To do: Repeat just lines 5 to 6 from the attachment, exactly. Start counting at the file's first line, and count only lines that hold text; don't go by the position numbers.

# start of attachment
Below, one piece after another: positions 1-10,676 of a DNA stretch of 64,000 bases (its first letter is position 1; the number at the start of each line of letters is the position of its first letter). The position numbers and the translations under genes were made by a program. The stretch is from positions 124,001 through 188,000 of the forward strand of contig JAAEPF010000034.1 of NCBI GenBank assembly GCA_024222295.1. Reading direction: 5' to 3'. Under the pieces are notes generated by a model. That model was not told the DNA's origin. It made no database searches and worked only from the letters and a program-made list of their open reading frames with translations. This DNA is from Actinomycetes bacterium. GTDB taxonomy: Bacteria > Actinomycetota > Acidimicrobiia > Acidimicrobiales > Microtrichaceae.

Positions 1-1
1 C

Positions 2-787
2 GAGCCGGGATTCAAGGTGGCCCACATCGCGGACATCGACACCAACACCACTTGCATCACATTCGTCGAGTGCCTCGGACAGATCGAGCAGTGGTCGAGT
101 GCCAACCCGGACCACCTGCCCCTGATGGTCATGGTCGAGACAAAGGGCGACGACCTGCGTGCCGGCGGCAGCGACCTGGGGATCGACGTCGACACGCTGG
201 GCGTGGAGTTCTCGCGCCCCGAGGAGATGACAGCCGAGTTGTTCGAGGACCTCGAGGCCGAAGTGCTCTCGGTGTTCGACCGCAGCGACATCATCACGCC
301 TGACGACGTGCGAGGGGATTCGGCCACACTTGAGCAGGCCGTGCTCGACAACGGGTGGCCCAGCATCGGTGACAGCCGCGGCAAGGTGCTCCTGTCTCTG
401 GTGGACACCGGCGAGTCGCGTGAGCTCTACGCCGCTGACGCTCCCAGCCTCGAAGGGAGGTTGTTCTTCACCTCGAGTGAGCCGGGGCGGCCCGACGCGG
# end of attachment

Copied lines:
2 GAGCCGGGATTCAAGGTGGCCCACATCGCGGACATCGACACCAACACCACTTGCATCACATTCGTCGAGTGCCTCGGACAGATCGAGCAGTGGTCGAGT
101 GCCAACCCGGACCACCTGCCCCTGATGGTCATGGTCGAGACAAAGGGCGACGACCTGCGTGCCGGCGGCAGCGACCTGGGGATCGACGTCGACACGCTGG